Joey: because they need their sponsors to be ‘legal’.

Alli: Exactly.

Sami then described the Kafala system as like “bringing primitive slavery mixed with civilized slavery”.

He expanded:

Sami: If you are a domestic worker in Lebanon, it makes you feel like you are someone’s property. You cannot do anything without their permission, you cannot go out without their permission, you can’t call your friends or family.. you cannot do anything without their permission. Nature gives you a right, a human right, and the Kafala system prevents you from practicing that right.

Let’s say I want to go somewhere. I have a resident permit, but when I go out from the house I am afraid. You know if a policeman caught me on the street, he will ask me. Maybe I will answer but they will not listen. I have a right to go anywhere – it is a human right –  but here in Lebanon you cannot do anything by yourself. You have to have permission from your sponsor, always making me feel like I am someone’s property.

Sami considers himself among the relatively lucky ones, but “I see too many Ethiopians” because he is one of the leaders of a community group of Ethiopians in Lebanon called Mesewat which means ‘share whatever little you have’. In that group it is very common to hear of cases related to the Kafala system.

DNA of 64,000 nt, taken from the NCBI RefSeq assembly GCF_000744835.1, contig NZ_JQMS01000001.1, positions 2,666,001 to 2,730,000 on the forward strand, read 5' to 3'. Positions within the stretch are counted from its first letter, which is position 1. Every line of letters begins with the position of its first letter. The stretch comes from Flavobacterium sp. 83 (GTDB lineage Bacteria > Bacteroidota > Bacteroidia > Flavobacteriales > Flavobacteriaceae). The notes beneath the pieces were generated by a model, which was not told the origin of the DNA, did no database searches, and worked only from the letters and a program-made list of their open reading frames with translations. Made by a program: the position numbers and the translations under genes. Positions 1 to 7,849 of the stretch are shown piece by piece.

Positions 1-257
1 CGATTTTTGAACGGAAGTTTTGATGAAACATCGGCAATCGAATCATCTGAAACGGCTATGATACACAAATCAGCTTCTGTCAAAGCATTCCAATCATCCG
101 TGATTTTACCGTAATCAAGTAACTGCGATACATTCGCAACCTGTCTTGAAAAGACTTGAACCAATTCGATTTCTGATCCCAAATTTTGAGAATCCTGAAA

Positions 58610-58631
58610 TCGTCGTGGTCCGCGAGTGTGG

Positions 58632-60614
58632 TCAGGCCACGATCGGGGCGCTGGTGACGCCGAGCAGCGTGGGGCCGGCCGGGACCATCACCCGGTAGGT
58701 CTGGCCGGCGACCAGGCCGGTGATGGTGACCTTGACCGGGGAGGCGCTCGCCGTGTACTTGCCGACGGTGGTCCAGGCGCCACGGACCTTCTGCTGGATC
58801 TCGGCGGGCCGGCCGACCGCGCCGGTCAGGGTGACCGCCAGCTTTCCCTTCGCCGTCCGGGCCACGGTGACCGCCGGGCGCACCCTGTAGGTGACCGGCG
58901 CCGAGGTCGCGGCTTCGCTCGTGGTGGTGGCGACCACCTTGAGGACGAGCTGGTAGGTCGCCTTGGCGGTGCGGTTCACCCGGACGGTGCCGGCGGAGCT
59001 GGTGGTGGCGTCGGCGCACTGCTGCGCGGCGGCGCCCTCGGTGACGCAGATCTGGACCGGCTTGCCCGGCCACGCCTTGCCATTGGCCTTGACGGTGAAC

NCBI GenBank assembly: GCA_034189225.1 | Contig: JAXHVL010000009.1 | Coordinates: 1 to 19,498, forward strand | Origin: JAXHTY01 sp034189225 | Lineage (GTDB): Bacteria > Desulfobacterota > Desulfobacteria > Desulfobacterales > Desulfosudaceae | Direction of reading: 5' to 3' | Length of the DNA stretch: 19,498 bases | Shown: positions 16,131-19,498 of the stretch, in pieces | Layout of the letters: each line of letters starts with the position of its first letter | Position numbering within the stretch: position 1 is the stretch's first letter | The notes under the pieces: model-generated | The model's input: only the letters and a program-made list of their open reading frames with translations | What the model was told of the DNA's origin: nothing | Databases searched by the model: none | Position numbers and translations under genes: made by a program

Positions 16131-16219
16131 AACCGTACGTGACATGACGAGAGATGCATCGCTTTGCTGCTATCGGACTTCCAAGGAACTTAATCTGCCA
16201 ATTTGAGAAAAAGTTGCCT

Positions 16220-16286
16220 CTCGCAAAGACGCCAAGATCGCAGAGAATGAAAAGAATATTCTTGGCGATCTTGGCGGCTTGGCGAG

He gave the example of how many Ethiopians are made to sign a contract without knowing what they are signing on. Notoriously, many end up signing a contract available only in Arabic and/or English, with no effort made by the agencies and employers to translate it into Amharic, or even explain what’s on the contract.

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From a 2014 study endorsed by ARM. Link to the full research.

Here Alli explained that in 2009 there was the introduction of the ‘standard unified contract’.